It seems incredible in retrospect that I had no knowledge or even anticipation of where I was going except that it was “an apartment,” where I could live rent-free for the time being — all magic words to a bumpkin.

740 from the top.

The “apartment” turned out to be a sixteen room duplex at 740 Park Avenue (with its side entrance address at 71 East 71st Street). It was the family’s apartment, although everyone had grown up and moved away (except for my friend who was still in college). There was a live-in German cook who prepared a breakfast of bacon and eggs and freshly squeezed orange juice, served on a tray in the library every morning by a round and trundling and otherwise silent Irish maid in uniform.

My bedroom, which had been the bedroom of the man of the house who was now infirm and living in a care-facility, had two large French doors that led to a small terrace and looked south to Rockefeller Center and the RCA (now the COMCAST) tower. I could also see the blue IBM digital clock on Madison Avenue in the 50s. This was always a private thrill just to be seeing it. My room had its own bathroom (something new in my life) that was by anybody’s standards large and luxurious.

By architectural standards, and certainly by the standards of how I had grown up (in a simple New England farmhouse built in the 1840s), it was very grand. It was built in the late 1920s/early ’30s by James T. Lee, the maternal grandfather of  Lee Radziwill and Jacqueline Kennedy Onassis, who, as children lived there with their mother and father.

The elevator stopped at my hostess’ 10th floor apartment with a small vestibule. That led to a large gallery with a marble floor and 12-foot ceilings, at one end of which was a circular marble staircase, and off of which was a very large living room, a wood paneled library and a large formal dining room with a folding screen that covered the entrance to the pantry and kitchen.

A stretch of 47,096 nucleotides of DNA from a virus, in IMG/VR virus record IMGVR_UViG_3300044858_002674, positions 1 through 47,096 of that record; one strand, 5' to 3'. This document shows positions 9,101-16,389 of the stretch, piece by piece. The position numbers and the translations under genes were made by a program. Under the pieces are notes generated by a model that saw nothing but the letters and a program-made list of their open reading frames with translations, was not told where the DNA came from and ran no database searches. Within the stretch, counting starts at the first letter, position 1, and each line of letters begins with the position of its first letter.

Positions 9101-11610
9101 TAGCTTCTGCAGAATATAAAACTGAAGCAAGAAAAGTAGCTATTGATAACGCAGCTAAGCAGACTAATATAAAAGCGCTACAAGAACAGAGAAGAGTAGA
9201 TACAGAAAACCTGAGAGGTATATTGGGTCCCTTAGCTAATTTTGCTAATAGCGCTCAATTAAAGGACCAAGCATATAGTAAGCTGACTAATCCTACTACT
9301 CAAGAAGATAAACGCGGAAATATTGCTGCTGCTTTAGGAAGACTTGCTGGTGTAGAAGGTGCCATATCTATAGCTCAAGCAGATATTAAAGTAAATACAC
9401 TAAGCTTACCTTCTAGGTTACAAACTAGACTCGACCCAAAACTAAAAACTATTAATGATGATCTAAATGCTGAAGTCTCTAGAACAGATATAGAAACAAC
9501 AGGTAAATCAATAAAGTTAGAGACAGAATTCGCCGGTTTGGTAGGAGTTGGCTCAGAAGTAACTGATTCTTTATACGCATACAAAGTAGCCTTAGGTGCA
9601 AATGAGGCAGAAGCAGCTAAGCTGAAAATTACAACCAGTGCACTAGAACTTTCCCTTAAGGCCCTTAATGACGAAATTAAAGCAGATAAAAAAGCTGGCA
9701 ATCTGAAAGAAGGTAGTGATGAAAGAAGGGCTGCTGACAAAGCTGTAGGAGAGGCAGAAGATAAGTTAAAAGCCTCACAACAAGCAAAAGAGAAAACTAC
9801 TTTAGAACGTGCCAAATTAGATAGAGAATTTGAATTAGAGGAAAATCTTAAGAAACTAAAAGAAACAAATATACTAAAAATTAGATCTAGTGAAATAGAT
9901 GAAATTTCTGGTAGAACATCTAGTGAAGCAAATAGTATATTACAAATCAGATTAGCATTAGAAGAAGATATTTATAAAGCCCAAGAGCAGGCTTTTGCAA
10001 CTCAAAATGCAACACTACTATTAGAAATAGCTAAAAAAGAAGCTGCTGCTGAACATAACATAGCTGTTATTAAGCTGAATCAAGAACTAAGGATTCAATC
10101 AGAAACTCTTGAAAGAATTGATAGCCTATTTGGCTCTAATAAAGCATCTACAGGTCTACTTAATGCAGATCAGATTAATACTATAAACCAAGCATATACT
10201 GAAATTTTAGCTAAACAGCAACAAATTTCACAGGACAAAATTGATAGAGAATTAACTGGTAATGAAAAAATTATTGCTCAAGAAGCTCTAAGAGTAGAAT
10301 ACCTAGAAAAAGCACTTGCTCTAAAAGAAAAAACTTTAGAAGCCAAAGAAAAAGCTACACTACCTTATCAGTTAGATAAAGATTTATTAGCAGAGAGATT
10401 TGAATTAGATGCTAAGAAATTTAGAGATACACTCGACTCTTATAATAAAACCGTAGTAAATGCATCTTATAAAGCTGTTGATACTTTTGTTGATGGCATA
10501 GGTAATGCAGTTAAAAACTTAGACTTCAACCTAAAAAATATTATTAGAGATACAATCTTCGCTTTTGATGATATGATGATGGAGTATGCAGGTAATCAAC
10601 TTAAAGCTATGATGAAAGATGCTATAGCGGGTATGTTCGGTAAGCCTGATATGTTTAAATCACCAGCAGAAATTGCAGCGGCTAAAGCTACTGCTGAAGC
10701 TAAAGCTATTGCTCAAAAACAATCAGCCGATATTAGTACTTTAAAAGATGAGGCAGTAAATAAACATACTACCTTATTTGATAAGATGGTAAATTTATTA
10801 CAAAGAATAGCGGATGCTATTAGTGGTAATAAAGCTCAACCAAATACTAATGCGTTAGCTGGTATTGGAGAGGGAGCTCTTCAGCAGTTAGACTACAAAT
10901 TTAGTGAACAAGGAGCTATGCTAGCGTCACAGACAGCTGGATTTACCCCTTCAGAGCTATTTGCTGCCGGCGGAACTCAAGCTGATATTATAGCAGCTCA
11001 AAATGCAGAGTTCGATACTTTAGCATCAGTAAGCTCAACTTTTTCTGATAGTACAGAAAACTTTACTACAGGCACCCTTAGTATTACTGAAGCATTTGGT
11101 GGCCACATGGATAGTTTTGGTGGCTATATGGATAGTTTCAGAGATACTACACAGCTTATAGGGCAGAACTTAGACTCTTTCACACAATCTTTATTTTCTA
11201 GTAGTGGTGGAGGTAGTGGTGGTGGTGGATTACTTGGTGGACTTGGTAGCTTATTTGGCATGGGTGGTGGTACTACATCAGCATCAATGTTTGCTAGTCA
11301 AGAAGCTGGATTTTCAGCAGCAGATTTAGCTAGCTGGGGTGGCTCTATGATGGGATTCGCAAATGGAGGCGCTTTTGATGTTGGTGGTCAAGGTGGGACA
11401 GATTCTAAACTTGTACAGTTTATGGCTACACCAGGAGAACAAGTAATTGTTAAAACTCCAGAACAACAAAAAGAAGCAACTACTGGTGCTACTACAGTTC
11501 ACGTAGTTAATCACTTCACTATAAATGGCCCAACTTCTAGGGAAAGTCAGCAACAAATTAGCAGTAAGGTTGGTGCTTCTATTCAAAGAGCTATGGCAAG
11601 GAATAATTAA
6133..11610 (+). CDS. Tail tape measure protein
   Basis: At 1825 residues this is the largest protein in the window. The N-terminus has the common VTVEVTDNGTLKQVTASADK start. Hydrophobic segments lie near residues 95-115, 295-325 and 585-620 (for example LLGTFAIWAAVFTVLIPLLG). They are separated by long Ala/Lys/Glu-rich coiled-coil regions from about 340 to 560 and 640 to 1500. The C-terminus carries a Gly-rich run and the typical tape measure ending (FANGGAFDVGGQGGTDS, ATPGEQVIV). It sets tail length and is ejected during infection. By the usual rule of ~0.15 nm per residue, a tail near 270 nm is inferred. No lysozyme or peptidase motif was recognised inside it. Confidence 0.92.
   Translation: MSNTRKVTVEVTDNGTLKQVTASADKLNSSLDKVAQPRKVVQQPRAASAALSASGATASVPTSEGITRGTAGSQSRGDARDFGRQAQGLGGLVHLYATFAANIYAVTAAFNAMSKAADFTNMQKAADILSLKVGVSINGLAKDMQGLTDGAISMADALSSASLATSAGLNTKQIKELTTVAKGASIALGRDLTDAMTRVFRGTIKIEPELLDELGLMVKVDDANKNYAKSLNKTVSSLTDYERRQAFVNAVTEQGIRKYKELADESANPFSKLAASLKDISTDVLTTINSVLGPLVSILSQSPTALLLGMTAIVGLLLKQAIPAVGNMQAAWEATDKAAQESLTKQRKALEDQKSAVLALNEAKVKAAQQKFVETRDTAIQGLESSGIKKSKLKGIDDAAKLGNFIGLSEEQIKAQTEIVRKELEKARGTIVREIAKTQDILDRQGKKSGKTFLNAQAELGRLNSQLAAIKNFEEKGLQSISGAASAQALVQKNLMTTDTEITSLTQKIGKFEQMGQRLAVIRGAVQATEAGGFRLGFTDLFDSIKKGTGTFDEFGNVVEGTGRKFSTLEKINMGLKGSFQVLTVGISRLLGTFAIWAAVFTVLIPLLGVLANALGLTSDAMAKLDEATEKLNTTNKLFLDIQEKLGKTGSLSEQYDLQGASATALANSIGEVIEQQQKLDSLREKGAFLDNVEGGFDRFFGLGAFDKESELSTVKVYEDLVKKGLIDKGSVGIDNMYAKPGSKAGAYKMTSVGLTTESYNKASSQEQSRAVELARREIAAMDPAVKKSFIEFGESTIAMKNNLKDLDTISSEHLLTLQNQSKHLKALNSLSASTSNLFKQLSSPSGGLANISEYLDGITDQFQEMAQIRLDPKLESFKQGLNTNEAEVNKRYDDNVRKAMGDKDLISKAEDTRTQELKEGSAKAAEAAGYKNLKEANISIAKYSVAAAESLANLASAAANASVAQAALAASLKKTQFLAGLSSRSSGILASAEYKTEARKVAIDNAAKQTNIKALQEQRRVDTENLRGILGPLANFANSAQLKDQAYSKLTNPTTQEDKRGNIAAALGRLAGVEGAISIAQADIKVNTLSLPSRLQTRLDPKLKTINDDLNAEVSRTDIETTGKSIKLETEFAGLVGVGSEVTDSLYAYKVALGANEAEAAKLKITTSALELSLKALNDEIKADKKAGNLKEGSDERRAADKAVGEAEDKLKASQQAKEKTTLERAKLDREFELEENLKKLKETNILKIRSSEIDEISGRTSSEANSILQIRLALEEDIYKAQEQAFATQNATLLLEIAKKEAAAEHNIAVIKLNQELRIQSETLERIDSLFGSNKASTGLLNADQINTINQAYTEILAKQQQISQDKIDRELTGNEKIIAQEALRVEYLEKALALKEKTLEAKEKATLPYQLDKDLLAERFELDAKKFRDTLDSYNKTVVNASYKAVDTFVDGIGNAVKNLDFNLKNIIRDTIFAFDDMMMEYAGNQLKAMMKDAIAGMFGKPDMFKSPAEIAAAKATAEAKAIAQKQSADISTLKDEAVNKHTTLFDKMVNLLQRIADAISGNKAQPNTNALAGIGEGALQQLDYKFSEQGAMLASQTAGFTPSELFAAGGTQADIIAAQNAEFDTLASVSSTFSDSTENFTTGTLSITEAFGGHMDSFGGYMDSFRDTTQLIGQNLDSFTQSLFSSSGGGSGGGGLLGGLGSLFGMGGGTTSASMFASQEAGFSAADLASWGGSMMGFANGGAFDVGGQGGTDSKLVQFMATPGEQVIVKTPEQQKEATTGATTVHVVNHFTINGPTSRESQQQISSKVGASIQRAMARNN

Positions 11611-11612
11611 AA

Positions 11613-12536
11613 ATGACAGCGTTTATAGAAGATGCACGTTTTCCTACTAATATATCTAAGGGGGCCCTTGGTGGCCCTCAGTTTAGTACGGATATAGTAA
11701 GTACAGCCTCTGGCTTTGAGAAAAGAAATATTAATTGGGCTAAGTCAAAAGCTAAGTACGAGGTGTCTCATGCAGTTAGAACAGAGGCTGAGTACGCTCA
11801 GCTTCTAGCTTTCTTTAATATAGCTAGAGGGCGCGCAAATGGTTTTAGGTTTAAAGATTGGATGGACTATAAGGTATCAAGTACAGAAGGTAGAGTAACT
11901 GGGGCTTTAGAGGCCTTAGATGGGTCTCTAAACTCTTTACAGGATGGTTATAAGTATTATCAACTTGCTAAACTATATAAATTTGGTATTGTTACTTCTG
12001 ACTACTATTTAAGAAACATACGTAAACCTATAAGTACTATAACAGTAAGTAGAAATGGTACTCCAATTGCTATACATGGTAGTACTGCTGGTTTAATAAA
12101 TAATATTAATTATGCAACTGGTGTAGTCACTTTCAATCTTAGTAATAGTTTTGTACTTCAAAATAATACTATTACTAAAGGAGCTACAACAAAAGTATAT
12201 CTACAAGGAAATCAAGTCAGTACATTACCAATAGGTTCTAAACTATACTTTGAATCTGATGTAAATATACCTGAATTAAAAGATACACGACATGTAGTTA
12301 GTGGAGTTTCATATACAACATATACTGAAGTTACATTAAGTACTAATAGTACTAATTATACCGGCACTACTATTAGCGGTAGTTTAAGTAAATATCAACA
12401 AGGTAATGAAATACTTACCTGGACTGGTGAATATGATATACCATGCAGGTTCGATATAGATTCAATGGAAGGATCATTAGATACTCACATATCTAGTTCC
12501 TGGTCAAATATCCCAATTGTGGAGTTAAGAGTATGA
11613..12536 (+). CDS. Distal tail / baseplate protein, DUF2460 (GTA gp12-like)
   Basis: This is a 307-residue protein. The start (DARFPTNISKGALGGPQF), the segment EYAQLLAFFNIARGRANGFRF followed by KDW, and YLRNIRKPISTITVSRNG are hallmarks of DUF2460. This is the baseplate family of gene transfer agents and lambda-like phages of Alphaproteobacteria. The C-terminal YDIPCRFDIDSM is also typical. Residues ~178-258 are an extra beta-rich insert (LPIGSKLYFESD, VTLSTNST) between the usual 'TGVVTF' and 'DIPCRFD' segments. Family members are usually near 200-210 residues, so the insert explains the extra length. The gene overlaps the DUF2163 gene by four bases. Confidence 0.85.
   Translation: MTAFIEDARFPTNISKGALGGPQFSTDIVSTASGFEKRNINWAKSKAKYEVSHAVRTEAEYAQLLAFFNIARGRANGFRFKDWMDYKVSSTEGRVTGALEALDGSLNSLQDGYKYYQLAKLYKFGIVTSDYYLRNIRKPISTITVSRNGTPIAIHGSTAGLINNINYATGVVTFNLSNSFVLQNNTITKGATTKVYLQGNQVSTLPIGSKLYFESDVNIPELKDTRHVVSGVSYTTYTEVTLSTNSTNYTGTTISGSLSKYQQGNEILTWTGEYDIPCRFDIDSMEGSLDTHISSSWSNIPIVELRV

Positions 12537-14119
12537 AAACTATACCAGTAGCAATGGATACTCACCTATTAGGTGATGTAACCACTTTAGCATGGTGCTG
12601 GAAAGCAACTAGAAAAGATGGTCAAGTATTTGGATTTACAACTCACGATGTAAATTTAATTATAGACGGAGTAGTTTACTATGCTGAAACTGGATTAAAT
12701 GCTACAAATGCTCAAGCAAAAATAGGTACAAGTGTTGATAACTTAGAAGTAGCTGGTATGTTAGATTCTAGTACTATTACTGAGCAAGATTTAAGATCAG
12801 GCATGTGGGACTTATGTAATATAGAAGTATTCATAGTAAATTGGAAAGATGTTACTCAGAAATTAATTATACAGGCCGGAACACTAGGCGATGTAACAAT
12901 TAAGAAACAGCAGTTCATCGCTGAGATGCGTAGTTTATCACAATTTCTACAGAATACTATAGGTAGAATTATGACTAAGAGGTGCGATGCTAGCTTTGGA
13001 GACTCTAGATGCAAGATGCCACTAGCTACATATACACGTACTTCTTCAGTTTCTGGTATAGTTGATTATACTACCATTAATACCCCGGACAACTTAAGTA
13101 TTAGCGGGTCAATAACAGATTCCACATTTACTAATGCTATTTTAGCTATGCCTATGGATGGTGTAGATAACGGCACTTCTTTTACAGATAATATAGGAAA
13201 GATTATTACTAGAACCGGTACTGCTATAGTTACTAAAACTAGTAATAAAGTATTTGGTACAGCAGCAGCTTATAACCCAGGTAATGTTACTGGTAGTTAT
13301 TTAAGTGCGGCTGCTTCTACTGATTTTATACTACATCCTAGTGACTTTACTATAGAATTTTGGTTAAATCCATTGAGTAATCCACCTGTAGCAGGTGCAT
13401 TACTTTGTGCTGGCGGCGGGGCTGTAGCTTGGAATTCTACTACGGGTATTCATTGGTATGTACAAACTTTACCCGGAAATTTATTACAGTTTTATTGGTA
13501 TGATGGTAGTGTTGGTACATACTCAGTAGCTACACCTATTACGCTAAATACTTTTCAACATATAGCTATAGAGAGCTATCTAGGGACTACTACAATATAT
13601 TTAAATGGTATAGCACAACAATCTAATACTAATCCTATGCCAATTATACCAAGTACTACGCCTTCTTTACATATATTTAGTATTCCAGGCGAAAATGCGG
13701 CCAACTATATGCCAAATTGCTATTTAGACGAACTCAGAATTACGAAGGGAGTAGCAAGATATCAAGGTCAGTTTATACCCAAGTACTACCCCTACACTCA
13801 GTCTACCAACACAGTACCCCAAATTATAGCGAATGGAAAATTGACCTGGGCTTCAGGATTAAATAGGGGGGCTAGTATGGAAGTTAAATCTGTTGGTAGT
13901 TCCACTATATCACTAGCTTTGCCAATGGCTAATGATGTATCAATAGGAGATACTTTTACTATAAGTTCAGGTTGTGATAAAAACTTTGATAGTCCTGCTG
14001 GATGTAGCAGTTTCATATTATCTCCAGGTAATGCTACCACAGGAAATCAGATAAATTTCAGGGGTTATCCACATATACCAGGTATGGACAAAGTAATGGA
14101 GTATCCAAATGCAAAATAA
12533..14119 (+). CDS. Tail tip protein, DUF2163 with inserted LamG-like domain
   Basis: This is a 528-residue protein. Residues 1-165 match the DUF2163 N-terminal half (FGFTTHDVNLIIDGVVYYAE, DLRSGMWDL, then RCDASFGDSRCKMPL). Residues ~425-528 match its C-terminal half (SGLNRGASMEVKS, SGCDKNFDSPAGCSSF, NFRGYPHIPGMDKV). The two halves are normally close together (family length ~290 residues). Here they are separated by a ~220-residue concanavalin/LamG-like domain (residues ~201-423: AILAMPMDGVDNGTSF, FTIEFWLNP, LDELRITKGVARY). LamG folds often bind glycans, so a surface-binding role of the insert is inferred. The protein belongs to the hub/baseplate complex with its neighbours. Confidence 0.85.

Aside from the architecture, however, the décor was homey and even threadbare and very lived in. There was also a scent about the place which I have never been able to articulate adequately; not a perfume but more of a clean, neat mustiness. Recently I was telling the architect Robert A. M. Stern about it and he called it “the smell of money.” That seems adequate.

The environment bespoke order, like the mail and the New York Herald-Tribune which was perfectly placed by unseen hands, fresh on the long table just inside the front door every morning — or the World-Telegram and Sun which was placed there in the late afternoon. The wood furniture pieces were all excellent antiques, well cared for and polished, and the lamps were porcelain or brass. Although the draperies, the cushions on the sofas and chairs were faded and well-used with time, and punched up daily by the maid to keep them looking fresh.

I had a girlfriend who lived five blocks down the avenue at 640 Park in an apartment that was far more lavish in the glamorous sense with famous art and sumptuous upholstery and crystal chandeliers. My hostess, who was an heiress to a large family fortune (as was her husband who also possessed a large family fortune), lived despite her extensive property holdings, very frugally by comparison. Nothing about her costume reflected her financial or social position. In fact, she wore a faded and even ratty-looking old mink coat whenever she went out in cold weather.

Although she was a very kind woman by natural intention, her outward manner had a certain hauteur not unlike Katharine Hepburn, and so that there was no mistaking her place in the social order. Her telephone book was the Social Register (literally) and entertainment was a very occasional trip to the theatre or lunch at the Colony Club, or more frequently a card game with a couple of friends and her elderly mother who lived nearby but nevertheless arrived in her chauffeur-driven Bentley.